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How to diagnose glandular fever and how to prevent and treat it?

• Glandular fever is a type of viral infection.
• It is also known as infectious mononucleosis.
• It is caused by the Epstein-Barr virus (EBV).
• It is one of the most common viruses that can affect humans.
• Most EBV infections occur during early childhood.
• They usually produce few or no symptoms.
• The virus remains in the body for life, lying dormant in a number of throat and blood cells.
• During the infection, the immune system fabricates antibodies to fight the virus.
• This provides lifelong immunity.
• Therefore, it is rare to have more than one bout of glandular fever.
• The virus is contagious.
• It can be passed on by coming into contact with the saliva of someone who is currently infected.

Diagnosis of Glandular Fever

1. Physical examination
• Medical evaluation will include a description of the symptoms.
• A physical examination in order to detect swollen lymph nodes, tonsils, liver and spleen.

2. Blood tests
• Blood tests may be recommended in order to confirm the diagnosis.
There are two blood tests that can usually help to diagnose glandular fever:
Antibody test
• This is done to detect specific antibodies to the Epstein-Barr virus (EBV).
White blood cell test
• If white blood cell numbers are higher than normal, it usually means the patient has an infection.
• Pregnancy – tests to determine whether there is rubella or toxoplasmosis (EBV does not harm the unborn baby).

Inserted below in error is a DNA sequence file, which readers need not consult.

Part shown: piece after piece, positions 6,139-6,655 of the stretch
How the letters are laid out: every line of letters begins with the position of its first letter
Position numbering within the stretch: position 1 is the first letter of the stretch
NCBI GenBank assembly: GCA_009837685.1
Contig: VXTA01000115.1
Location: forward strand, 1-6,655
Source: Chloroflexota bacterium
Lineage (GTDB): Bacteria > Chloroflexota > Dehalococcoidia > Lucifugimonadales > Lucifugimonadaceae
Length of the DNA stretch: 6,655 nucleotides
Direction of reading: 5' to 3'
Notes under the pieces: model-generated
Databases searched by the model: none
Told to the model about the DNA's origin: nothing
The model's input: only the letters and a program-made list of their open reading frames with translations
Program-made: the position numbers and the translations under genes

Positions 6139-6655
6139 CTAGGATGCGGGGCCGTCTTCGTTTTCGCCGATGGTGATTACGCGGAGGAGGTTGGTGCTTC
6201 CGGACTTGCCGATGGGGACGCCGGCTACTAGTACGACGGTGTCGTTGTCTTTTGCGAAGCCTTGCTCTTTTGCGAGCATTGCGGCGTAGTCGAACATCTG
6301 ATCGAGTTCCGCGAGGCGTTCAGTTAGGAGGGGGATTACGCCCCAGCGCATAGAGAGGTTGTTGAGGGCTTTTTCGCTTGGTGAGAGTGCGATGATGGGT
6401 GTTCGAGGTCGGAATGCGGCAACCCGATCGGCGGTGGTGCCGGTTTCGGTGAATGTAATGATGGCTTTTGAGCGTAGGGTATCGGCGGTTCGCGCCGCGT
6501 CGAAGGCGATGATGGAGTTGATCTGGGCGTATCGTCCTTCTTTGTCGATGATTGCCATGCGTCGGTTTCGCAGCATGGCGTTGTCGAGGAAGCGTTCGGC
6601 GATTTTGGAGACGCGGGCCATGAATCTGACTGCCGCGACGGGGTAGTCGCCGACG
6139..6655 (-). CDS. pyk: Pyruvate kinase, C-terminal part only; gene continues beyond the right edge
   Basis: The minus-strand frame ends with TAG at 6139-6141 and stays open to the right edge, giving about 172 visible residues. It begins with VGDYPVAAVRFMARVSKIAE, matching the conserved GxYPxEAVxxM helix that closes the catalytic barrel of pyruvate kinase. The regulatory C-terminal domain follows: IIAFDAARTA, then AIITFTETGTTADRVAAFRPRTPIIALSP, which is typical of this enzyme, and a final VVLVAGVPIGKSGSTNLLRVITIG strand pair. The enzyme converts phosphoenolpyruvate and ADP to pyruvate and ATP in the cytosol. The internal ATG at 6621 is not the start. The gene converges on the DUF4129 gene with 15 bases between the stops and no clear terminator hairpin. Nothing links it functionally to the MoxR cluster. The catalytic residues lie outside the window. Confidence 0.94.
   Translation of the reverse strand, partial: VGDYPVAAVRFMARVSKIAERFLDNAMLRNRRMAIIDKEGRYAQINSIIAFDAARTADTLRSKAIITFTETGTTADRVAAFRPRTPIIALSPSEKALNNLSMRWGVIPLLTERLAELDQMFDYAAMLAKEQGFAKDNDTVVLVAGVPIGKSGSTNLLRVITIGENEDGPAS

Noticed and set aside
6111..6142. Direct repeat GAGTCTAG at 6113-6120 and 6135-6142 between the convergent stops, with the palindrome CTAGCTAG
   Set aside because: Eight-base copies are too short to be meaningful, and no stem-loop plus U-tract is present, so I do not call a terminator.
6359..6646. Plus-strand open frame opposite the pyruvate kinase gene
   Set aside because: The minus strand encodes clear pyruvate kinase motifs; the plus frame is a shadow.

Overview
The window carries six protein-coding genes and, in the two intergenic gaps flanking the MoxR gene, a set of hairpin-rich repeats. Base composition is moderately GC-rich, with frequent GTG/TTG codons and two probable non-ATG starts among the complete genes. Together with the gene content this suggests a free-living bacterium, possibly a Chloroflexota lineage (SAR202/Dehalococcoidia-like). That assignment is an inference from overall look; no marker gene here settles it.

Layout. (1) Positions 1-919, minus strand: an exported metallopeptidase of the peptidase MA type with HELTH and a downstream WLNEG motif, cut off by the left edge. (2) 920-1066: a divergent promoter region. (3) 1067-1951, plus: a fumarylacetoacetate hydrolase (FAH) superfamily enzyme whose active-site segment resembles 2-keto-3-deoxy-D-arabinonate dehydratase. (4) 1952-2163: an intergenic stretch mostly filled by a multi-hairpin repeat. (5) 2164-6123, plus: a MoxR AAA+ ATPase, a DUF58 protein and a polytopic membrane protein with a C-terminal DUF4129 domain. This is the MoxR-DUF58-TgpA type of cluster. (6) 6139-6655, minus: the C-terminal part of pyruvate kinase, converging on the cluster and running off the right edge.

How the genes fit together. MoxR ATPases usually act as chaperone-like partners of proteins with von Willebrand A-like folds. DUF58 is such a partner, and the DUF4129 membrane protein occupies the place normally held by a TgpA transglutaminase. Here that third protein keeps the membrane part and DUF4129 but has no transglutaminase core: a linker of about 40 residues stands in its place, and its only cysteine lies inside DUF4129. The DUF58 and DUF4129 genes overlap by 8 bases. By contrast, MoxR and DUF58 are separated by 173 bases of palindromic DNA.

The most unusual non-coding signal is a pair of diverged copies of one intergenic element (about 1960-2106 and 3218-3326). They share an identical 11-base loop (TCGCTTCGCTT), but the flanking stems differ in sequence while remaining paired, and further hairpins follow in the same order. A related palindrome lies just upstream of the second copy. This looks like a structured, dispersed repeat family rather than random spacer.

What are the treatment options for glandular fever?

1. Plenty of rest
• Patients recover much faster if they are able to get complete rest during the initial month after symptoms arise.
• In fact, rest is sometimes the only option.
• This is as the patient is too tired and feels too sick to go about his/her daily routine.
• The National Health Service (NHS), UK, advises patients to do some light exercises after symptoms have gone.
• This is done in order to regain muscle strength.

2. Drink
• Drinking plenty of fluids helps prevent dehydration.
• This is especially true if there is fever.
• If sore throat symptoms are severe, the infected person may not want to drink.
• The patient should be monitored carefully to make sure fluid intake is adequate.

3. Painkillers
• Painkillers, such as ibuprofen or Tylenol (paracetamol) which can be bought over-the-counter (OTC) may help bring down a fever and reduce pain.
• Patients under 16 years of age must not be given aspirin.

4. Gargling
• Pharmacists may be able to help choose a suitable gargling solution.
• Some patients find that gargling with salt water helps sore throat symptoms.

5. Antibiotics
• Glandular fever is caused by a virus, not a bacterium.
• Antibiotics are used for killing bacteria.
• However, the doctor may prescribe antibiotics to prevent secondary infections.

6. Steroids
If the tonsils are very inflamed, a short course of steroids may be prescribed.

What are the complications of glandular fever?

• Ruptured spleen
• Secondary infections, such as
– Pneumonia
– Meningitis
– Heart inflammation
• Secondary infections are rare.
• A risk for patients with weakened immune systems.
• Prolonged fatigue

How to prevent glandular fever?

• Avoid drinking from another person’s cup.
• This is a common way for the Epstein-Barr virus to get passed.
• Also avoid touching any part of drinking fountains with your mouth.
• Cover your mouth and nose when sneezing or coughing, if you are infected.
• Do not cough or sneeze into your hands.
• Wash your hands frequently.
• Keep a distance from individuals with glandular fever when eating.
• Do not share food with them.
• Even if you plan to use a different utensil, do not share. Also, do not let utensils touch.

Heal Your Body A-Z Glandular Fever Glandular Fever – A Medical Dictionary, Bibliography, and Annotated Research Guide

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